Written by Student Rights on 20 December 2013 at 11am

LSE apologises in 'blasphemous' t-shirt row

Following reports in October that students from the London School of Economics Atheist, Secularist and Humanist (ASH) Society had been threatened with expulsion from the Freshers' Fair over “offensive” t-shirts, the LSE has now apologised.

In a statement released yesterday, the LSE announced that it had: apologised to two students from the LSE Students’ Union Atheist Secularist and Humanist Society (ASH) who wore t-shirts depicting Mohammed and Jesus at the SU Freshers’ Fair on 3 October 2013 and who were asked to cover their t-shirts or face removal from the Fair.

The Director of the School, Professor Craig Calhoun, has written to the students acknowledging that, with hindsight, the wearing of the t-shirts on this occasion did not amount to harassment or contravene the law or LSE policies”.

It is encouraging to see the university responding to the concerns of those who had been outraged by the treatment of the society.

However, a statement from Chris Moos and Abhishek Phadnis of the LSE ASH Society, which reveals some of the details found in the letter received from Professor Calhoun, says:

Even as we welcome Professor Calhoun’s apology, we are disappointed that it took the threat of legal action to elicit an acknowledgement of our grievances, and that no apology has been forthcoming from the LSESU, whose grave misconduct began this chain of harassment. We also believe that several other lingering concerns must be put on record”.

These include the fact that there has been an “admission that there was no “audit trail of the number and substance of complaints received”.

The statement from LSE ASH says that they:

 “...believe that such flippancy does not behove the LSE’s commitment to freedom of expression, and hope that the LSE will reform its procedures to better reflect this commitment.

In light of the LSE’s inability to produce any evidence of complaints, we continue to believe that there were, in fact, none, and to suspect that our real crime was to offend the politics of the officials concerned, not the sensibilities of our fellow students”.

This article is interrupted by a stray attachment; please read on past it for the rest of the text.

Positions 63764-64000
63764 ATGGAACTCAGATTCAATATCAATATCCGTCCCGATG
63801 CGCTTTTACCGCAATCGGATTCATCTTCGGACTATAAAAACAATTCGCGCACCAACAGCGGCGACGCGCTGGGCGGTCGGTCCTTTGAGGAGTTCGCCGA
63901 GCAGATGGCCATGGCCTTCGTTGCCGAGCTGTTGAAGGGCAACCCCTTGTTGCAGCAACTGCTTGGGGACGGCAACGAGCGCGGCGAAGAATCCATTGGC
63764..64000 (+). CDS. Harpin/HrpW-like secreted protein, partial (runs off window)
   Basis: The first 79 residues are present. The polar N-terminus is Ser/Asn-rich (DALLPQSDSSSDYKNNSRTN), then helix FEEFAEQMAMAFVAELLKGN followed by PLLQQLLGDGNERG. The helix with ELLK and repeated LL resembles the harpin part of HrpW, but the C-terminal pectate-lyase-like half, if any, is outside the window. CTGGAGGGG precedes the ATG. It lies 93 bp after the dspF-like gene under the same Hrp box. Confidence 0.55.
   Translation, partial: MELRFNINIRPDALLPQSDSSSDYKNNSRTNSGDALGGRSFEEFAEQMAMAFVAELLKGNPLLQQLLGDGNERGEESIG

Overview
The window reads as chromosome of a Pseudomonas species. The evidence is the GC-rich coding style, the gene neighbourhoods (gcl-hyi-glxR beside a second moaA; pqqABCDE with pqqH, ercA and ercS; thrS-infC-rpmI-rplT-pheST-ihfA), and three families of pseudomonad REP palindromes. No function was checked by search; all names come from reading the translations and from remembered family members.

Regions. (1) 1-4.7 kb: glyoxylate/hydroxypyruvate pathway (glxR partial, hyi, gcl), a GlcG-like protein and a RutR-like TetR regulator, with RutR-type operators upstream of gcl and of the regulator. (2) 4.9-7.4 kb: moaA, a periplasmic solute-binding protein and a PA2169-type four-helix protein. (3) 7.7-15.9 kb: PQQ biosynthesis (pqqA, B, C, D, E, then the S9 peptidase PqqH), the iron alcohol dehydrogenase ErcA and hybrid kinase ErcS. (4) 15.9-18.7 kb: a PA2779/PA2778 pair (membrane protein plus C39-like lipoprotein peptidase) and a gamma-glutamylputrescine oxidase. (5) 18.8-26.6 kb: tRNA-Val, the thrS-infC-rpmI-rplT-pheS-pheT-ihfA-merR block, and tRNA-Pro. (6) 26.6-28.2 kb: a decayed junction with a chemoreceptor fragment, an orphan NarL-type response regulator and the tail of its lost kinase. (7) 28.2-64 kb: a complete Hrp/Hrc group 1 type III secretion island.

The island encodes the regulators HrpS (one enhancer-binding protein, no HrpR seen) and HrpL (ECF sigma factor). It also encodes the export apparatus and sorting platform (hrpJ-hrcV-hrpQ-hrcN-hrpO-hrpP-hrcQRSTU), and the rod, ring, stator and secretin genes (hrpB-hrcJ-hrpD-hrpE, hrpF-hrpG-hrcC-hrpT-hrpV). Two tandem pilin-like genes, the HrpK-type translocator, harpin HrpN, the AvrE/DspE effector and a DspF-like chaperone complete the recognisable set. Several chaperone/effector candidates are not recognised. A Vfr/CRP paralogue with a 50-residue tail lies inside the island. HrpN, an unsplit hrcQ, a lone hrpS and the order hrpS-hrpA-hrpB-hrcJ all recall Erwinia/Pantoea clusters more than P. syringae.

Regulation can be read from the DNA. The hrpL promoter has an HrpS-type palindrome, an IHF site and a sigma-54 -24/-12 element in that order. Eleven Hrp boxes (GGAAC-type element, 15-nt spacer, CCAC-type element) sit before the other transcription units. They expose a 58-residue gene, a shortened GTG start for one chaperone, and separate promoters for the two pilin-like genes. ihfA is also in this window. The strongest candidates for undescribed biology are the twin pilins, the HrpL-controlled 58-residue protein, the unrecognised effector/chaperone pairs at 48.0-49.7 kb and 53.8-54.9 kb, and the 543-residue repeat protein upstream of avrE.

They have also pointed out that they are:

 “...disappointed that Professor Calhoun has failed to apologise for, or even acknowledge, our harassment at the hands of LSE Security and LSESU officers.

We disagree with Professor Calhoun’s contention that they acted ‘in good faith’ in dealing with a ‘difficult situation’, and aver that the decisions in question were uncomplicated and taken unhurriedly, over two days.

We would like to know of the punitive action taken against the LSE and LSESU staff concerned, particularly against the named senior officials of the School administration, who are guilty of more than an ordinary miscalculation”.

Perhaps most concerning though is the part of the statement which quotes Professor Calhoun’s letter as saying that “he doubts that the behaviour of the LSESU officers was “a complete shock to you, particularly in light of the controversial nature of these images”.

The LSE ASH Society has quite rightly declared that they “reject this attempt to excuse the behaviour of the LSESU officers by apportioning blame to us”, and it is deeply disappointing to see.

As we have said before, students do not have the right to impose their religious sensibilities on others, and must accept that they may be offended by those who do not share their convictions.

To absolve the LSE Student Union of blame in this way instead implies students must not be surprised if they are censured for offending those sensibilities, even if this offence is only perceived by Union officials.

This is no way for a university to maintain its duty to protect freedom of expression on campus, and it is disappointing to see such a suggestion.